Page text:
In observance of the Thanksgiving holiday, FierceTelecom will not be publishing its regular newsletter issue on Thursday, Nov. 27 or Friday, Nov. 28.
Google Fiber finally provided a further glimpse of hope that businesses will be able to get their 1 Gbps fiber-to-the-premises (FTTP) service at least in the Kansas City area, but broader expansion is hardly a given.
Emerging news that Sprint is considering selling off its struggling wireline business should be of no real surprise, particularly as its new owners at Softbank have made it clear that becoming a bigger threat to AT&T Mobility and Verizon Wireless in the wireless market is their key priority.
Verizon may have continued to add more FiOS Internet and video customers in the third quarter, but those gains were lower than what it reported in the same period a year ago, illustrating that it is continuing to reach the upper limits of penetration in its existing 13-state region.
Wheeler's competition agenda, dark fiber, small cells and permitting dominated Comptel Plus Fall 2014
This fall's Comptel Fall Plus 2014 trade show centered on how the competitive industry is evolving to meet its customers' needs and new challenges as industry consolidation and the IP transition continue to ramp. FierceTelecom identified four key trends from the event that will have an impact on the competitive telecom industry.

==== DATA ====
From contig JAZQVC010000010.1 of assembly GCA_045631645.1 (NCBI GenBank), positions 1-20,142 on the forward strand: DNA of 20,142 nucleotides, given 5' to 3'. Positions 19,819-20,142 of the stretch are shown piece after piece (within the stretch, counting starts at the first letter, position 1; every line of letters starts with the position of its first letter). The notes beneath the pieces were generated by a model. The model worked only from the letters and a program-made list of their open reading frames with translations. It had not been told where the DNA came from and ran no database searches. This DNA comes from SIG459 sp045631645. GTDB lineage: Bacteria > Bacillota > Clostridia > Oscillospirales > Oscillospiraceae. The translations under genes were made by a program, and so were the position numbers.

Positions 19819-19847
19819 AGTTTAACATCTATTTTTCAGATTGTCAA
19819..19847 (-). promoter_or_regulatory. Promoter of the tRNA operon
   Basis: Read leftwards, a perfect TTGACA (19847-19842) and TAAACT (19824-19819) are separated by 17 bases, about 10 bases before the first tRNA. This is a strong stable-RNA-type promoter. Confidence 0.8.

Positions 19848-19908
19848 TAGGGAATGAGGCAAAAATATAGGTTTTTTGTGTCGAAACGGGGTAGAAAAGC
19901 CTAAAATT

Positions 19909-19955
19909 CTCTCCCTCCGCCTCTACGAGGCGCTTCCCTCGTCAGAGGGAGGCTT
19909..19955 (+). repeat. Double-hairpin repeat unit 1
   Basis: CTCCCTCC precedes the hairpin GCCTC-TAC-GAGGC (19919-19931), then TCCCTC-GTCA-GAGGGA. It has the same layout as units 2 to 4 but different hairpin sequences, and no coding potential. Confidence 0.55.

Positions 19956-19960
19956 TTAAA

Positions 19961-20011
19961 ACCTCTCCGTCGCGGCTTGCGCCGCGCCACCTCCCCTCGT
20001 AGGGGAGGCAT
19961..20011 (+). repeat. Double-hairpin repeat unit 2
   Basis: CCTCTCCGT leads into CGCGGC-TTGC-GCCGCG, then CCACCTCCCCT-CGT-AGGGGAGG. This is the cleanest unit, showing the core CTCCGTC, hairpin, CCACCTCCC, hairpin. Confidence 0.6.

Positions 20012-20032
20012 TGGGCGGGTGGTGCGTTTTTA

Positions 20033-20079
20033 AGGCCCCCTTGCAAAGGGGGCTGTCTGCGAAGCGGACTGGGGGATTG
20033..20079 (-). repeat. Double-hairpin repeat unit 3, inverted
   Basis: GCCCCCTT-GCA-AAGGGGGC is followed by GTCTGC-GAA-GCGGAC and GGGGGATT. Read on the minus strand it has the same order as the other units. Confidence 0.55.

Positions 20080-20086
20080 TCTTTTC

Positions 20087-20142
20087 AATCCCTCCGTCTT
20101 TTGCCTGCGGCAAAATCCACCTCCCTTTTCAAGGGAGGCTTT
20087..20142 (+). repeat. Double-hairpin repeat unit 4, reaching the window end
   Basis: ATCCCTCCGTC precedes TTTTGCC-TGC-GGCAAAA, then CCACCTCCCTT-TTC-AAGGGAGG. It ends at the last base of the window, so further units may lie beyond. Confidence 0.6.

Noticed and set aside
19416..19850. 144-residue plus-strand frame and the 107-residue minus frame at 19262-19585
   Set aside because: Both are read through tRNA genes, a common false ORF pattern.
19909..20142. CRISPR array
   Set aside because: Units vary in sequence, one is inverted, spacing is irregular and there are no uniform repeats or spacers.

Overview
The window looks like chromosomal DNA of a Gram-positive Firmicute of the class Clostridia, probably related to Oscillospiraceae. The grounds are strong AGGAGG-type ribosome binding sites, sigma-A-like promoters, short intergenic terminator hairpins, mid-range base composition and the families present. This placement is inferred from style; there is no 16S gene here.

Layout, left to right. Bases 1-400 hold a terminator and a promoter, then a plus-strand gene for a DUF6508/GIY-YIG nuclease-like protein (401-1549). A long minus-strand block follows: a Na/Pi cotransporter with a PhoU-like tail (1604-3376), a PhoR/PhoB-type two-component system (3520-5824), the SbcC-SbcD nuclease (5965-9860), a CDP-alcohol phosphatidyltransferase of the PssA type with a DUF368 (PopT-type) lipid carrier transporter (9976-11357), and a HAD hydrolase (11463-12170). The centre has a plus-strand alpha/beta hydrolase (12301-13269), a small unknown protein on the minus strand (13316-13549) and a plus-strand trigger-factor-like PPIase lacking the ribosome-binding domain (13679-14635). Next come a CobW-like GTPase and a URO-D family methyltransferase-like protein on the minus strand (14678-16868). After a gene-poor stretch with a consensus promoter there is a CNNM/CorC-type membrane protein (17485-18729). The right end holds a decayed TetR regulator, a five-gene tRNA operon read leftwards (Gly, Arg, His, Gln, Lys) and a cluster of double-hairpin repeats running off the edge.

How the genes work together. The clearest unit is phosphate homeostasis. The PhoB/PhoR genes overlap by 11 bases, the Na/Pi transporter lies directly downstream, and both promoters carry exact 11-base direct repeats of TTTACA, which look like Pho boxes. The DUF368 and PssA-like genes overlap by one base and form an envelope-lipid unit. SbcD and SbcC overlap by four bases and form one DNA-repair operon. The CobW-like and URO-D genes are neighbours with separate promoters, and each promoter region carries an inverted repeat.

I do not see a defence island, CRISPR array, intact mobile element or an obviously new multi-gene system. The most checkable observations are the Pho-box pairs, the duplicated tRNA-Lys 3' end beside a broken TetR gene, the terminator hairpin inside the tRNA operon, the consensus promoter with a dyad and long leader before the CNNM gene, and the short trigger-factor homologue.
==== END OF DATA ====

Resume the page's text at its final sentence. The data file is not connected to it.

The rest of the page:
With much of the large-scale wireless backhaul networks built out to accommodate the growing 4G LTE service base, the question is: What's the next frontier for wholesale providers?
It's hard not to see how Google Fiber's fiber-to-the-premises (FTTP) initiative and its $70 a month pricing construct is forcing other traditional telcos, cable operators and municipalities to react with similar offerings.
AT&T and Verizon are both well known as having large-scale networks that can serve the largest multinational corporation customers, but their recent moves to enhance their fiber offerings for businesses show they want to keep a tighter rein on the small to medium business (SMB) market where their brands are still household names.
Cable may enjoy the overall lead in the U.S. broadband race, but it's clear that telcos like Verizon and Cincinnati Bell are finding that consumers' desire for high bandwidth is outpacing the desire for linear television services.
MegaPath's sale of its wholesale business to Global Capacity may not be the largest deal in the competitive service provider industry, but it's notable in that it allows it to become a managed and cloud services specialist.